(Sorry Lemster68, I forgot to mention at the start)



    You may have guessed this, The error we keep getting is “Arc failure” (E6502) as the controller has not received a signal to indicate welding has started.


    Is there any way to turn this input off?


    The welder is set up and automatically welds once the ‘Arc Start’ Contacts close (on the 1GN board, CN3 plug) but it does not have any ports to connect to the controller, plus the control voltage on the welder is 9V.


    I’ve been looking through the external I/O manual (Kawasaki robot controller E series) but with no luck...

    the couple of points I’ve seen which I thought would work were...


    If inputs are set to 1000 (outputs to 0) they are unused and not worried about, so in my monitor screen I can see a ‘I002_EXT_WCR_INDIVI’ input and when I change its setting to 1000 (was 1153) it no longer appears on the input monitoring screen but the fault still occurs when I start a cycle (it starts welding great, but stops once the scratch distance is reached and goes back to original position and starts again - it did this 4 times before the fault would occur, I was able to change it so it did not keep repeating it).


    I also noticed in the manual the input is a software dedicated signal, so is this something in the TP I can remove or do I need to look at the coding of the program on a computer and possibly remove the need for WCR signal?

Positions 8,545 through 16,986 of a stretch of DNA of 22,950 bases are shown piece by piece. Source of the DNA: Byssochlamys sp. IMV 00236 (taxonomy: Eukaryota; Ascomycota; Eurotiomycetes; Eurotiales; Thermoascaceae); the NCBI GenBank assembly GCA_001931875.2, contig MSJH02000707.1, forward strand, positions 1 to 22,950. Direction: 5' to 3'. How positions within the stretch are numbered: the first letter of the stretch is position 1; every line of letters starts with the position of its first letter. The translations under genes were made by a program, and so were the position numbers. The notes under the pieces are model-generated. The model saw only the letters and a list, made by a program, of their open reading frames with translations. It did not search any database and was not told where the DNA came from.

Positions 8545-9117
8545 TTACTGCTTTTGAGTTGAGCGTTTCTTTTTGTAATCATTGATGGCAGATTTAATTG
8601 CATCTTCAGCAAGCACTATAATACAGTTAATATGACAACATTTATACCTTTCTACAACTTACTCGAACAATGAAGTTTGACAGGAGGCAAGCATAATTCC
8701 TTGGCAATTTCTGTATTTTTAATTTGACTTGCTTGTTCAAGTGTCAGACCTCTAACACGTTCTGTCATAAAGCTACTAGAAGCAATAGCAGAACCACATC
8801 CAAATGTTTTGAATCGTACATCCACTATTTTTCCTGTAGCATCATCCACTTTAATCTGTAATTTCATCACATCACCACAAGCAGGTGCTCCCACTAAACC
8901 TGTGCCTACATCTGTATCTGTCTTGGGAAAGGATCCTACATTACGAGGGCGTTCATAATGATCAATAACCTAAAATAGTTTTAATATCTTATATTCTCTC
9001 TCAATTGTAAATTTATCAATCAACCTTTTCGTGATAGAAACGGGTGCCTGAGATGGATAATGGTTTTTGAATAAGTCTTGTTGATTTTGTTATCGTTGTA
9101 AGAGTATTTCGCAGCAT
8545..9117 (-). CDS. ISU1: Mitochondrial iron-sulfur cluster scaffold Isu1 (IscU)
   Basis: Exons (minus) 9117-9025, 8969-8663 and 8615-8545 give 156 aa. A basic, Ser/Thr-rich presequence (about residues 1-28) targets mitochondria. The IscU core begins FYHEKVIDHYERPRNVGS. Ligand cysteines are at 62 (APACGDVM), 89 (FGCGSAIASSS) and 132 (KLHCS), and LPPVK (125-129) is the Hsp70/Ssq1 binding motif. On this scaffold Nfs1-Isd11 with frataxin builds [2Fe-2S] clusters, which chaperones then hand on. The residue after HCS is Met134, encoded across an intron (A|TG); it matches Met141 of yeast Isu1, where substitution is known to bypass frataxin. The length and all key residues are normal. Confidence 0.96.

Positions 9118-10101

• What kind of welding are you doing exactly?


    If you have a 1GN board fitted, I suspect you have a dedicated arc welding system and may run into problems using the Arc Weld BLOCK or AS commands.

    When using arc weld commands, they automatically invoke the use of the arc weld dedicated signals without the need to code them in.

    Therefore, arc failure will be produced because the input is not received from the weld power source output indicating current flow.

    - This is the WCR input.


    So if you are not interfacing controller to the weld power source, then you will not be able to use Arc Weld BLOCK or Arc Weld AS instructions.

    You would need to set things up just using standard BLOCK (which you don't have on an Arc Weld System) or standard AS which you could use.


    If ALL of your parameters are being set in the weld power source, and ALL you are doing is turning weld on and weld off, then you will have to use standard IO signals and un-dedicate the dedicated signals.